In soliciting blog topics today, I was asked whether I have a mantra. I realized, I’m not even sure what a mantra is, in the true denotative sense. So I looked it up. Originally, it was a Hindu word or syllable, chanted as an invocation or prayer. In the vernacular in English, it is simply a word or phrase, often repeated, often as a truism. In the former sense, of course, I have no mantras that I use, though I suppose I did utter a few during my yoga practice which has fallen by the wayside during the clement weather. But I felt silly about it, and didn’t connect with any mantra in a meaningful way.
In the latter case, though, AA is full of mantras. Little aphorisms which help us focus on the right way to do things throughout the day. “Do the next right thing.” “First things first.” “Easy does it.” We have a lot of these that remind us how we need to think about our condition and our circumstances to avoid putting ourselves in a position where a drink seems like a good idea. Simple, straightforward, daily progress. In fact, one of my favorite of these mantras, which comes from chapter five in the book Alcoholics Anonymous, is, “Progress not perfection.” I will never be perfect. But I can take three steps forward for every two steps back.
One of my other favorites would probably be a little too long to qualify as a mantra, but I use it almost daily: “I got where I am by doing the things I didn’t want to do.” I have a really nice life right now. Sure, my future is uncertain. I wish I had one of those jobs that didn’t depend on luck. Where I could just show up, do my job, and be assured that I would have a job as long as I did it well. But I don’t. But in general, I have a great life. I do science. I do engineering. I have great colleagues. I have a home and a yard and a tiny parrot.
But I couldn’t have those things while I do what I want to do. Because what I want to do, naturally, is to drink every day, from about 2 hours after I get up until I pass out, which will generally by about 14 hours later. That’s not exactly conducive to living a good, useful, healthy, happy life. That’s what I mean when I say I was a suicide drunk. I drink in a way that precludes me from being able to do anything else.
And in general, left to my own devices, I’m lazy. I would rather watch TV than study. I’d rather read in the bathtub than sort through data. I’d rather sit on my sofa than go running. I’d rather drink than live. I keep a slow, quiet, anti-social, inebriated life when I do what I want to do, in the moment. So how did I get this wonderful life that I have? By doing the things that I didn’t want to do.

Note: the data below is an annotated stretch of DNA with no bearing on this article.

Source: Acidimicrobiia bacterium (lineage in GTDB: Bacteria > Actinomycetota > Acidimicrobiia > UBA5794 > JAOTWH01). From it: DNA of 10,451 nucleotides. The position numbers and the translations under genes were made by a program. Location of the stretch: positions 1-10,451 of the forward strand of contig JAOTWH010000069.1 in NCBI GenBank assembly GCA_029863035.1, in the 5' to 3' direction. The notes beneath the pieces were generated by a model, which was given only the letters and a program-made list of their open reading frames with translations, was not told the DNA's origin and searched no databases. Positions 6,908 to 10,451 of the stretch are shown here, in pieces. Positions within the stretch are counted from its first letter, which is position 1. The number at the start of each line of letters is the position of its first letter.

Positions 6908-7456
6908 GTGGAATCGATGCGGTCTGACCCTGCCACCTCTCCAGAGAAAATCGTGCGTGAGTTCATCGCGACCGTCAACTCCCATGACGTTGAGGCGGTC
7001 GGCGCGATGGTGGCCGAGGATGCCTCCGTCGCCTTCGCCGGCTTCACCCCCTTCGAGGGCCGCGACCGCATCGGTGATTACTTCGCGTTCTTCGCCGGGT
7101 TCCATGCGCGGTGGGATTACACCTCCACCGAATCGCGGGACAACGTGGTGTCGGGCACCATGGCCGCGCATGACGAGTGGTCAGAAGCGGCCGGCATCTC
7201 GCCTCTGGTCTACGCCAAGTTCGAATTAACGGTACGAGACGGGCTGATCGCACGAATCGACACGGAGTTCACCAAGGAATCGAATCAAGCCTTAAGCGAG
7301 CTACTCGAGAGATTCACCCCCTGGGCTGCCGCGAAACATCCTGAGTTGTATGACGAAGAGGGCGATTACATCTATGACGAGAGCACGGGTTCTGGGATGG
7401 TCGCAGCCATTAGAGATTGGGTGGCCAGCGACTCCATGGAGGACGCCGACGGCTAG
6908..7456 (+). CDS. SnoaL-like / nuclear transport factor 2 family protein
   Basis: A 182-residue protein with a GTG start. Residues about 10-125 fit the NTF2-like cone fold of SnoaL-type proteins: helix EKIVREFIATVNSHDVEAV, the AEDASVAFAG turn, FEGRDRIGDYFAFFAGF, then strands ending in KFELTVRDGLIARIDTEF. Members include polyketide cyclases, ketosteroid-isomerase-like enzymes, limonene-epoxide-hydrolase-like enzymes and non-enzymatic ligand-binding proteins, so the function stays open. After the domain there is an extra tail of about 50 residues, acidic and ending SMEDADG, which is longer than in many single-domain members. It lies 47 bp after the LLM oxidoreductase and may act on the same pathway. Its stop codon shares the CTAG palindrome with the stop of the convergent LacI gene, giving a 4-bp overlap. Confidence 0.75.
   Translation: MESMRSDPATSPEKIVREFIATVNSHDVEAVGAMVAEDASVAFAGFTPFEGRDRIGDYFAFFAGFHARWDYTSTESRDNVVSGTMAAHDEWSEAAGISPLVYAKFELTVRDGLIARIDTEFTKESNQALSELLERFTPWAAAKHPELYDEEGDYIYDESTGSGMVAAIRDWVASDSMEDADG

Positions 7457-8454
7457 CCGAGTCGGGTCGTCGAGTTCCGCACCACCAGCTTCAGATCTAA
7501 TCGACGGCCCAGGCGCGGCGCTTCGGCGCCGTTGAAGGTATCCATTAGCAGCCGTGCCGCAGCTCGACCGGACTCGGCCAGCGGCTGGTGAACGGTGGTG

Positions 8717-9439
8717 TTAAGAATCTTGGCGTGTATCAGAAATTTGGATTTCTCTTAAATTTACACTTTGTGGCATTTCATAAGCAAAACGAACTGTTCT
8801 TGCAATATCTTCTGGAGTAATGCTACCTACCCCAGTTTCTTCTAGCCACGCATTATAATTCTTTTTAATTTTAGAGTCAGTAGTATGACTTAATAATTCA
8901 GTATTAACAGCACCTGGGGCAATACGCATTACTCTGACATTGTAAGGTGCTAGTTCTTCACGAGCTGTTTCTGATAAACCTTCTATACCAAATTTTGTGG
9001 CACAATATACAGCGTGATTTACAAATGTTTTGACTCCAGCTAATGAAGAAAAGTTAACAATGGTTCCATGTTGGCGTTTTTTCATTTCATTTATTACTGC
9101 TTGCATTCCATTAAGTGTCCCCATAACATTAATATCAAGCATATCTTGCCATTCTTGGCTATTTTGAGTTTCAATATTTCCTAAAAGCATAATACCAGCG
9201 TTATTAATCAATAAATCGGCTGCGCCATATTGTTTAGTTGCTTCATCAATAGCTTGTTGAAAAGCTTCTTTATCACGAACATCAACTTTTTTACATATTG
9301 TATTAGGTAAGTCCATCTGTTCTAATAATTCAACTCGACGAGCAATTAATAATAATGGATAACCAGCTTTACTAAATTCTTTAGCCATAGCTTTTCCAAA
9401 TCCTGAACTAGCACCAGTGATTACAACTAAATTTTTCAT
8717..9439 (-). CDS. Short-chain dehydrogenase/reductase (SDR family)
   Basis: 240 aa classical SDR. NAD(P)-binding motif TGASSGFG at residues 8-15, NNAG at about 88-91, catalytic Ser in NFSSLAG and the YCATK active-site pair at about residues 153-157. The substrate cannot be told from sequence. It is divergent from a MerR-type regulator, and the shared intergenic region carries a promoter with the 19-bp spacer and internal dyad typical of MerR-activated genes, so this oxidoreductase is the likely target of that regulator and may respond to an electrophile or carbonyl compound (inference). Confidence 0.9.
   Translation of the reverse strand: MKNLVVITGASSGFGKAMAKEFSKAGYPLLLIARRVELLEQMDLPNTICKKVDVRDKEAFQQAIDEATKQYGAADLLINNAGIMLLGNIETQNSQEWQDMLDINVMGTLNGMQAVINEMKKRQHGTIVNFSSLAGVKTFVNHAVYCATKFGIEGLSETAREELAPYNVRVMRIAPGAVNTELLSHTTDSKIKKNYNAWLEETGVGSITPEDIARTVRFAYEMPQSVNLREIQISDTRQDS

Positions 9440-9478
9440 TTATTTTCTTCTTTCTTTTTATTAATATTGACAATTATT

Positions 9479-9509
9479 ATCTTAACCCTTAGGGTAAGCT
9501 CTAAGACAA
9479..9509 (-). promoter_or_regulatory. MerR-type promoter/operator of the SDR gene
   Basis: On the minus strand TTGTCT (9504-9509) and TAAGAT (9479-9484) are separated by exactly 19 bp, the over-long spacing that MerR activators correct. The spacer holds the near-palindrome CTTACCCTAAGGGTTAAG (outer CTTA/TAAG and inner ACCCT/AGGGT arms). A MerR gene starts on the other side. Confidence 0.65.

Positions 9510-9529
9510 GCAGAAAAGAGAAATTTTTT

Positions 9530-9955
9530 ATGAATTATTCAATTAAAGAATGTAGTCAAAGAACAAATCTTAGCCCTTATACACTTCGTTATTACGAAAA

For a long time in my life, I was good at that. I studied in high school and college. I worked hard at after school jobs. I had a good work ethic for a long time. But after I started drinking, around the time I was 22, I became more complacent. It took several years for my drinking to become truly disruptive to my life. But once it did, it was extremely difficult for me to force myself to do anything productive.
So, the first thing I had to do, which I didn’t want to do, was stop drinking. Don’t get me wrong. I deeply wanted to stop drinking. But I did not want to stop drinking. I wanted to put alcohol into my body. I just didn’t want to suffer any of the consequences I suffer when I do that. Sadly, that’s not an option for me. If alcohol didn’t make me useless, indolent, sick, aggressive, isolating, anti-social, dangerous, self-righteous and indignant, I’d still drink. I like drinking. I like the effects produced by alcohol. Because I’m an alcoholic.
But I don’t have to suffer alcoholic misery. Because I know how to do the things I don’t want to do. And as time goes by, I find myself wanting them more and more. But I’m still lazy. And so I repeat to myself: “I got where I am by doing the things I didn’t want to do.” And that musters the energy to run in the 100 degree heat. Or step up for a session of madwriting. And I go forward. My grants go out. My papers get submitted. Life moves forward.